Resistance training results in micro-tears in your muscle fibers. However, you can use red light therapy to facilitate faster recovery so you can crush your next workout. Promoting better blood flow and reducing inflammation can ensure oxygen and nutrients get delivered to damaged tissues. 

Interestingly, a 2017 review15 of randomized controlled trials and case studies found that red and near-infrared light can stimulate, heal, and regenerate damaged muscle tissue. In fact, it showed that light therapy can increase muscle mass gained after training and decrease oxidative stress. 

RELATED: Best Muscle Recovery Tools

Red Light Therapy Applications: How to Get Started

Now that you know about the benefits of red light therapy, the obvious question is: How do you actually incorporate it into your routine? Luckily, red light therapy can be administered through various devices, such as: 

  • Handheld devices: Used to treat small, localized areas, including the face, joints, or specific muscle groups.
  • Panel devices: Larger panels that cover more extensive areas, often mounted on a stand or wall. 
  • Face masks: Masks equipped with red and near-infrared LEDs, used for reducing wrinkles and treating skin conditions. 
  • Light therapy beds: Similar to tanning beds but equipped with red/near-infrared LEDs 
  • Caps and helmets: Designed to be worn on your head to promote hair growth

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To begin implementing red light therapy in your daily life, it’s essential to choose the right at-home device. LED light panels and wands offer convenience and accessibility and can be used to target specific areas of the body. However, it’s important to follow the manufacturer’s guidelines and avoid overuse to prevent any negative side effects.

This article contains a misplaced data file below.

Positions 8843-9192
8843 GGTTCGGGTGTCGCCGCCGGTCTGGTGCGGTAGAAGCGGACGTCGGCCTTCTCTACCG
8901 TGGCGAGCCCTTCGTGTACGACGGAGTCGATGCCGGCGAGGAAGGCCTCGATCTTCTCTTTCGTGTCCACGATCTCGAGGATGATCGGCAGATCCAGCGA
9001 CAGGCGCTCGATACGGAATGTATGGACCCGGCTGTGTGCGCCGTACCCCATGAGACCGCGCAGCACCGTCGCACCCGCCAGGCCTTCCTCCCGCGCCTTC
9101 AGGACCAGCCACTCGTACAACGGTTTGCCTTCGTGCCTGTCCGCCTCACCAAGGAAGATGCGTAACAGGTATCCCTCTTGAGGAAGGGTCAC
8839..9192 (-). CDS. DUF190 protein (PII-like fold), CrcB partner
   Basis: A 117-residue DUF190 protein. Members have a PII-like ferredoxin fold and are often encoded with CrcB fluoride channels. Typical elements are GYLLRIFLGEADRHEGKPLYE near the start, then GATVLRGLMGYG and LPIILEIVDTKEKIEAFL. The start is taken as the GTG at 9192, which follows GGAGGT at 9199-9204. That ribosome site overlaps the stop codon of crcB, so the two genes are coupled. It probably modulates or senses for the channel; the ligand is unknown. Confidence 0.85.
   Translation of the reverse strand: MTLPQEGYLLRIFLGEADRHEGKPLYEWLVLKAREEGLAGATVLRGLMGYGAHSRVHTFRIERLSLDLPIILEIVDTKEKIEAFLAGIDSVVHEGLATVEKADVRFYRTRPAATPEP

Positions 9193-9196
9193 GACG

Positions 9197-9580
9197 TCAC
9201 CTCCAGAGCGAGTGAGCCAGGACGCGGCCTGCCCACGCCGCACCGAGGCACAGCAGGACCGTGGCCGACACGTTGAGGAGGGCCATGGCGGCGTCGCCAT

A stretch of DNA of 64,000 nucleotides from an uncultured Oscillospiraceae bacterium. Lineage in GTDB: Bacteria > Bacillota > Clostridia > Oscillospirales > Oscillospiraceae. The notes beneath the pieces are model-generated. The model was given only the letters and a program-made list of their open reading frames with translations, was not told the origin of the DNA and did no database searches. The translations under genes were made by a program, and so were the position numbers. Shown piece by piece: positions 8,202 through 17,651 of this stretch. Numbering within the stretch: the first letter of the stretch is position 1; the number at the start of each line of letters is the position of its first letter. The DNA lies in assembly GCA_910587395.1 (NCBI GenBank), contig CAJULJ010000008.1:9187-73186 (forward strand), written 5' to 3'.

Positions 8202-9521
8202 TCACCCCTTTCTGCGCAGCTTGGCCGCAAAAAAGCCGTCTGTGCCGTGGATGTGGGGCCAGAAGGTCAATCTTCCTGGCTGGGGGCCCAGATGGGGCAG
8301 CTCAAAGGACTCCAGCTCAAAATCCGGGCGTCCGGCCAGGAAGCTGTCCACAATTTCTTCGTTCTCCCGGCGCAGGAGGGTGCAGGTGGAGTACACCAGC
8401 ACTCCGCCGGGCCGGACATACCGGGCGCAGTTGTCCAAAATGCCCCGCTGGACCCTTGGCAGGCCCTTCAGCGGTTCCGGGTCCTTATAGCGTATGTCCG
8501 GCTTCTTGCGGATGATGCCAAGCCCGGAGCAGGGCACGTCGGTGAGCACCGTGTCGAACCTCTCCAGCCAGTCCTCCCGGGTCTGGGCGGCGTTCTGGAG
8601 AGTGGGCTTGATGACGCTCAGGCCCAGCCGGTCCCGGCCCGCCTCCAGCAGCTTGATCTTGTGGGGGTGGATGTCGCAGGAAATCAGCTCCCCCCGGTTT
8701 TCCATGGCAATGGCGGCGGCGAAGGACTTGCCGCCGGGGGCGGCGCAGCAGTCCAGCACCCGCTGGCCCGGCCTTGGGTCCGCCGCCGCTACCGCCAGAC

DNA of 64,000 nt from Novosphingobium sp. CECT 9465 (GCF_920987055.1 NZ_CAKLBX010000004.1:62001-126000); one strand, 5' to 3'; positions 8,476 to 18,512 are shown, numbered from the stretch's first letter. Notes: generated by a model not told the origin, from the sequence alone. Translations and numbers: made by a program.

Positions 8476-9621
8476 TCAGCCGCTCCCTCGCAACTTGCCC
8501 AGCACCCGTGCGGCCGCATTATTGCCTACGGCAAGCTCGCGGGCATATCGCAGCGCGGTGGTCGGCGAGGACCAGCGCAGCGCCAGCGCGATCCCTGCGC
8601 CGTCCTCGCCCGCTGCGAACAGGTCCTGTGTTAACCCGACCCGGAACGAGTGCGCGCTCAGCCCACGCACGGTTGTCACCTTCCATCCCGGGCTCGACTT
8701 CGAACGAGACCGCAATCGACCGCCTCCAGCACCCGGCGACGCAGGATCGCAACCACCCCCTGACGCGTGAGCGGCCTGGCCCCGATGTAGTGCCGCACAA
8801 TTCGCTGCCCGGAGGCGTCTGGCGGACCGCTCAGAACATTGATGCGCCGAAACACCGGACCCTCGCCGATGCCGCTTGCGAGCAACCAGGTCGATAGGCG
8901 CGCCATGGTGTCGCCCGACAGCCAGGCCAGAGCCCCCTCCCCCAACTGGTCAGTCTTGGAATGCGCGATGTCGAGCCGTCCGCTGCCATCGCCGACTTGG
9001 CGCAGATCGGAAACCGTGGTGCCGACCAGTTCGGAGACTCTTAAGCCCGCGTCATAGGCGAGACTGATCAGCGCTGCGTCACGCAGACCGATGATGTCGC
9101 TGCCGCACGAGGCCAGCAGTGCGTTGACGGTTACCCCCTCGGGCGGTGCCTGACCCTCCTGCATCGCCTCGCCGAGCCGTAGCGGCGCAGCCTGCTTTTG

GGR Senior Staff Writer and Olympian weightlifter Caine Wilkes used a red light therapy wrap to help recover from a knee injury. While he also got a platelet-rich plasma (PRP) injection, he credits at least part of his recovery to consistently using the RLT wrap each night for two months and intermittently since then. 

“From my understanding, you see the most benefit from it when you’re consistently using it,” Caine explains.  

How exactly should you go about implementing RLT? A typical session lasts about 10 to 20 minutes. Always remember to protect your eyes and consult with a dermatologist or healthcare professional before starting any new treatment. This can help ensure you experience the benefits of red light therapy without any adverse reactions. 

Red Light Therapy Benefits: Final Thoughts

You can use red light therapy devices as a non-invasive treatment option for a variety of health conditions, including skin rejuvenation, wound healing, pain relief, and hair growth. Supported by scientific research and clinical studies, RLT can be a safe, effective way to enhance your health and wellness routine without investing a ton of time or effort. 

So, whether you’re searching for another muscle recovery solution or seeking relief from chronic pain or inflammation, give the green light to red light therapy.  

Red Light Therapy Benefits: FAQs

Who should not have LED light therapy?

People who are pregnant, individuals with sensitivities to light, and anyone taking photosensitizing medications shouldn’t use LED light therapy without consulting a doctor or healthcare professional.

Are there any potential side effects of red light therapy?

Potential red light therapy side effects include redness, tightness, or irritation in the treated area.

How is red light therapy different from blue light therapy?

While red light therapy targets deeper skin layers, blue light therapy, also referred to as photodynamic therapy, helps treat superficial skin conditions like acne, psoriasis, rosacea, eczema, and skin cancer.

How long does it take to see results from red light therapy?